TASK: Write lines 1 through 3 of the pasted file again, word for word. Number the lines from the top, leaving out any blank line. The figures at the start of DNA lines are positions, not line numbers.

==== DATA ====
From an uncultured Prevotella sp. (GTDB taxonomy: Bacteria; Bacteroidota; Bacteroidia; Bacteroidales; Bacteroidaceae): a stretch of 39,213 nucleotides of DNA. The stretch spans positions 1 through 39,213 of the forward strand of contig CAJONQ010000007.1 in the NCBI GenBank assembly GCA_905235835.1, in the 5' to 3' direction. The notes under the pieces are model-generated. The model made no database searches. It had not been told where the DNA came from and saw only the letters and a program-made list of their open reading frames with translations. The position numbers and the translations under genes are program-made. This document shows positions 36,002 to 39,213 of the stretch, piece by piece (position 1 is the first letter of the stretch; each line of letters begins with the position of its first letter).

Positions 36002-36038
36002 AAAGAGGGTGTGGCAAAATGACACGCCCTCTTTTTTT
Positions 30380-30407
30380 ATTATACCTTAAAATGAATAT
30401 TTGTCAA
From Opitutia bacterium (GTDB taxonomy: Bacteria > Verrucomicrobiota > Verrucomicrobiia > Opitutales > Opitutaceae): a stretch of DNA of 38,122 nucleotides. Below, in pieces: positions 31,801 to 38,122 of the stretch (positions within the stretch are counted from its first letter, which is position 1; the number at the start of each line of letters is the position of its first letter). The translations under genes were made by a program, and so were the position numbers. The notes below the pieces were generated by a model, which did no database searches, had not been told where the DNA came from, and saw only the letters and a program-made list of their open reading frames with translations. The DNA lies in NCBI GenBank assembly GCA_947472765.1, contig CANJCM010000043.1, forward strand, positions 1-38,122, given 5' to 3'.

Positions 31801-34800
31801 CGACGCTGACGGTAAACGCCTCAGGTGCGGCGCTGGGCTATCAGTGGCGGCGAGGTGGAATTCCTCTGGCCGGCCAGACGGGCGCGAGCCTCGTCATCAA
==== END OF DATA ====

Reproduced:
From an uncultured Prevotella sp. (GTDB taxonomy: Bacteria; Bacteroidota; Bacteroidia; Bacteroidales; Bacteroidaceae): a stretch of 39,213 nucleotides of DNA. The stretch spans positions 1 through 39,213 of the forward strand of contig CAJONQ010000007.1 in the NCBI GenBank assembly GCA_905235835.1, in the 5' to 3' direction. The notes under the pieces are model-generated. The model made no database searches. It had not been told where the DNA came from and saw only the letters and a program-made list of their open reading frames with translations. The position numbers and the translations under genes are program-made. This document shows positions 36,002 to 39,213 of the stretch, piece by piece (position 1 is the first letter of the stretch; each line of letters begins with the position of its first letter).

Positions 36002-36038
36002 AAAGAGGGTGTGGCAAAATGACACGCCCTCTTTTTTT